- Renewable energy is growing as a percent of total consumption.
- What does renewable energy include?
- While growing, the investment implications are maybe less clear.
The growth of renewable energy, specifically wind and solar energy, has been on a steady rise as a viable alternative to traditional fossil fuel-based energy sources.
However, as investors, it’s always important to consider the long path that led to this point. Like many major advancements, the breakthrough moment may appear sudden, but it is the result of decades of research and development.
Today, wind and solar energy make up 5.7% of total energy consumption, which is almost five times the level in 2010. This clear trajectory demonstrates the growing significance of renewable energy in our energy mix.
For the purpose of rounding out this data review, it is probably important to understand renewable energy at a basic level. Renewable energy comes from natural sources that keep replenishing themselves, like the sun, wind, water, geothermal heat, and plants. As an example, wind turbines are used to make electricity from wind, while solar panels capture sunlight to create power. Water dams (hydroelectric dams) use the force of moving water to produce energy, and geothermal energy is made by tapping into the heat below the Earth’s surface.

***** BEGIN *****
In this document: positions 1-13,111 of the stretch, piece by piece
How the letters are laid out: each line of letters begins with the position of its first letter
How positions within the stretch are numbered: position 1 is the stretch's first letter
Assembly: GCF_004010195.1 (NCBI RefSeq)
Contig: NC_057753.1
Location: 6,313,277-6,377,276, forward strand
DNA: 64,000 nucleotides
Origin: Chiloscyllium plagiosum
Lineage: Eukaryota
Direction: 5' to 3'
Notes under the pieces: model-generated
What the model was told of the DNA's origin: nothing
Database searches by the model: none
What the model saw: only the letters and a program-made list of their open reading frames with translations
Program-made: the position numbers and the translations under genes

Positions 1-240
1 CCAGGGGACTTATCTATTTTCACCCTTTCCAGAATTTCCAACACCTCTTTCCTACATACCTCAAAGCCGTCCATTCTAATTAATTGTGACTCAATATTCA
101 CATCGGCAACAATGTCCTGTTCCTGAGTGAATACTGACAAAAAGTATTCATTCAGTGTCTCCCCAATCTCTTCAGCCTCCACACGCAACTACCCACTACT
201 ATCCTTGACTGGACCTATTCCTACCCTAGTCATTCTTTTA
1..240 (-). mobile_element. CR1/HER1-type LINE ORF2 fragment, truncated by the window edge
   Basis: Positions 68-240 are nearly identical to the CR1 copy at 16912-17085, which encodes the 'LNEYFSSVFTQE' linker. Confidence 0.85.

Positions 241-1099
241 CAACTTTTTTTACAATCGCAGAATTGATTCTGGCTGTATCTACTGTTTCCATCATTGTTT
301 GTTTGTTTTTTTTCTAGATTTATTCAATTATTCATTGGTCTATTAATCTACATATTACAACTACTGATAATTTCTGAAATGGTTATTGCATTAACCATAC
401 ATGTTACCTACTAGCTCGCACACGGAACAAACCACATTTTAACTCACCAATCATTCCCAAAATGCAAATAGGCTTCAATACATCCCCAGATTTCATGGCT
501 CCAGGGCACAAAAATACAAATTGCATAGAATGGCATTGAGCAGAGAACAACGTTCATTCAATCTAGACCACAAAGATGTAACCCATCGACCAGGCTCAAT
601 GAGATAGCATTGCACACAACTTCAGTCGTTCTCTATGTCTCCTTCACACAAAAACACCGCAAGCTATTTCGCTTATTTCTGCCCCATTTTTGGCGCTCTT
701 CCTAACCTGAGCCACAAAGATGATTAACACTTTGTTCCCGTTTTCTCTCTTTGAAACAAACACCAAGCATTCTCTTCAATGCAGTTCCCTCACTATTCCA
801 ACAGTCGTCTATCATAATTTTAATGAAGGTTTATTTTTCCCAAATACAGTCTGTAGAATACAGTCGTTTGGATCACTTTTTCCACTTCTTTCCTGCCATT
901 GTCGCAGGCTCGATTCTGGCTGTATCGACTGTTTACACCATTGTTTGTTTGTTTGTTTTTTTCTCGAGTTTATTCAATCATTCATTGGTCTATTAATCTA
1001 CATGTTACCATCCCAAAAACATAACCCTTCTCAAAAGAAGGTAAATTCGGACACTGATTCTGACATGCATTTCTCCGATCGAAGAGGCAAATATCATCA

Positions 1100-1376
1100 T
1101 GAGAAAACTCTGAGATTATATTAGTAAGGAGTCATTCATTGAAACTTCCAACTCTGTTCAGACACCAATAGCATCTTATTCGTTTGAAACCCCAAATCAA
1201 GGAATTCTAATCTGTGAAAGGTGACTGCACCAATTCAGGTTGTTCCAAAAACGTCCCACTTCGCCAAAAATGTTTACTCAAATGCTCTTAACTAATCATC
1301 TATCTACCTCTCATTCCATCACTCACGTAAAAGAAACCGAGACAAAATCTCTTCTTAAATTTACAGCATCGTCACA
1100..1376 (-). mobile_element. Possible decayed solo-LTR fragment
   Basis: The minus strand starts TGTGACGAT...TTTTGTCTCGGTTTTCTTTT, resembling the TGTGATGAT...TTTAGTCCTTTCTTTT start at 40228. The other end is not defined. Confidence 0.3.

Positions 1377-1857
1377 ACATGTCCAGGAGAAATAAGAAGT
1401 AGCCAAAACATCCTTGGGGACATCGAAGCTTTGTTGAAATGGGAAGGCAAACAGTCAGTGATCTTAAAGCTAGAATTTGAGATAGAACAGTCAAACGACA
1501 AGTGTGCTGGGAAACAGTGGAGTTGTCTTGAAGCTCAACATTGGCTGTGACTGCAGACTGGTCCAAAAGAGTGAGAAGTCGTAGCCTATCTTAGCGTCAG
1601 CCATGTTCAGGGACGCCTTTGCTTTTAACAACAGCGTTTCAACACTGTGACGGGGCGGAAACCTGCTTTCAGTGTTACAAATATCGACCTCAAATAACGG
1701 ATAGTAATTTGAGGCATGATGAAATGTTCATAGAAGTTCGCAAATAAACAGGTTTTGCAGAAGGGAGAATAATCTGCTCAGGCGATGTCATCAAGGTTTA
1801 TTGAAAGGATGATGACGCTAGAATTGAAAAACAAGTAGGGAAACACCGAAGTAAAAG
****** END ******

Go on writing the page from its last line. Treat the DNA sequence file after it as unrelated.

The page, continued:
From an investment perspective, like any other commodity, renewables are subject to volatile supply and demand dynamics. Making the underlying commodity less interesting despite the rate of growth taking place. Like anything else, we are looking for sustainable businesses models where cash flow generation is clear, a competitive advantage is built, and current valuations make sense.
The author or his firm have positions in the mentioned companies and underlying securities at the time of publication. This is not a recommendation to buy or sell securities. Any opinions expressed herein are solely those of the author, and do not in any way represent the views or opinions of any other person or entity.